Big Labor is desperately trying to save besieged Senate Majority Leader Harry Reid (D-NV). Over 150,000 union members and their affiliates are working for Reid’s reelection throughout Nevada, a massive coordinated effort between the AFL-CIO, the Service Employees Union (SEIU), and the United Food and Commercial Workers (UFCW), among others.
Labor’s heavy hitters have even been deployed, including AFL-CIO president Richard Trumka, who has himself stumped for Reid, telling supporters, “If we’re going to keep our champion …We’ve got to fight for him.” Unions have also brought their incredibly large checkbook to bear: The SEIU alone has allocated $725,000 to help ensure Reid’s return to the United States Senate.
Unions are spending like their very existence depends on liberals holding on to power in the U.S. government — which it does. The American Federation of State, County and Municipal Employees (AFSCME), in fact, “has spent more than any other outside group this election,” according to Vincent Vernuccio, Labor Policy Counsel for the Competitive Enterprise Institute. In the 2010 election cycle, the AFSCME has given nearly $90 million, “almost exclusively to left-wing candidates,” says Mr. Vernuccio.
(Unions have long operated as little more than liberal re-election slush funds. In the 2008 election cycle, labor unions spent a combined and whopping $400 million to elect their pet liberals, who could be counted on the vote for union-friendly legislation like card check and ObamaCare.)
It is a sign of the times that a public sector union like the AFSCME is now the biggest outside campaign contributor. Public sector unionization has exploded — last year, for the first time, more union members worked for the public than for the private sector. The AFSCME is a prime example — while many private unions have seen their membership plummet in the last decade, the AFSCME’s ranks have swollen 25 percent.
The reason is simple: Unions have realized that government is the only growth sector around these days. Government unionization offers two key advantages over private unionization. One, taxpayers can be leeched dry long after your average private company will have gone belly up under the crushing weight of lavish union strong-armed pensions and benefits. And two, public unions, by campaigning to put favored politicians in office, literally hand pick their own bosses, i.e., those who they will be bargaining with for higher salaries and benefits. These politicians can surely be counted on to be suitably grateful.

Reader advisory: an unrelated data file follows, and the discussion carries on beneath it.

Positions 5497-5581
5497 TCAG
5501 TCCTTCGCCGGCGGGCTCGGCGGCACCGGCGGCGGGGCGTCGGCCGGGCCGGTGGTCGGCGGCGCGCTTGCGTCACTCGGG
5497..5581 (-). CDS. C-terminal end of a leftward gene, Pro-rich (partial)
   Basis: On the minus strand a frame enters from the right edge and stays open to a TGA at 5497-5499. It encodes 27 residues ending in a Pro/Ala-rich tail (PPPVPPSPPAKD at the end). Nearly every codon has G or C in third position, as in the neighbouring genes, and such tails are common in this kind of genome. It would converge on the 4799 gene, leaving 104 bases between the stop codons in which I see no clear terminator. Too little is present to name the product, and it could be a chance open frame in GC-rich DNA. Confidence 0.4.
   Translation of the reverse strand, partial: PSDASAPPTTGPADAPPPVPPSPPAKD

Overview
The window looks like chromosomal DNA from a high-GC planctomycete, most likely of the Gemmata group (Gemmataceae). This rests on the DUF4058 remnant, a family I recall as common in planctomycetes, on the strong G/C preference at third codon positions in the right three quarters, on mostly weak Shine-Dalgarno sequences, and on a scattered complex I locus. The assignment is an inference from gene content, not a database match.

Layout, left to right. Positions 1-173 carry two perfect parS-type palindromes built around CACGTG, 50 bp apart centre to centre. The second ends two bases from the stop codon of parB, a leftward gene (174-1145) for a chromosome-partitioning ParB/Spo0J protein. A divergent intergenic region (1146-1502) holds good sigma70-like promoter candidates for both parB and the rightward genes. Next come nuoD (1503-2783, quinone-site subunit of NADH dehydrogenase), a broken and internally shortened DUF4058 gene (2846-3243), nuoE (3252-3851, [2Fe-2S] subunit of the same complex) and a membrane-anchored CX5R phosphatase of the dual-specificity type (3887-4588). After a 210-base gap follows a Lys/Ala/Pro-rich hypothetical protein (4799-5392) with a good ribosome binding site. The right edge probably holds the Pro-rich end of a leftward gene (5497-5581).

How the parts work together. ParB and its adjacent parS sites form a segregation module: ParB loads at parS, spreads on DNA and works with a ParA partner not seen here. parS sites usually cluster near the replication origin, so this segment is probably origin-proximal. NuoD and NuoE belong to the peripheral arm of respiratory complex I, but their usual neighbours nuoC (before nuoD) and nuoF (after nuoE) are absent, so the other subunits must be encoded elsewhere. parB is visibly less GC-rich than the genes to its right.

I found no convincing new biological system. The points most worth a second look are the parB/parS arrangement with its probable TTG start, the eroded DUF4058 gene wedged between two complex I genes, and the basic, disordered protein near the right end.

And liberal politicians have indeed repaid their union masters handsomely. Not only with bloated public pensions that are bankrupting entire states — California, New Jersey, and Maryland, to name but three of the most troubling examples — but, as Michael Barone recently noted: “The February 2009 stimulus package contained $160 billion in aid to state and local governments. This was intended to, and did, insulate public employee union members from the ravages of the recession that afflicted those unfortunate enough to make their livings in the private sector.”
Under these conditions, it is no exaggeration to say that the public sector union/liberal politician alliance constitutes a corrupt bargain that enriches both parties at the expense of the American taxpayer, an unholy arrangement that threatens both the economic well-being of our nation and the integrity of our representative institutions.
If unions fail on Tuesday in their desperate battle to save their favorite political pets like Harry Reid, an opportunity may present itself for the nation to re-think the legitimacy, and legality, of government-worker unionization.
Matt Patterson is senior editor at the Capital Research Center.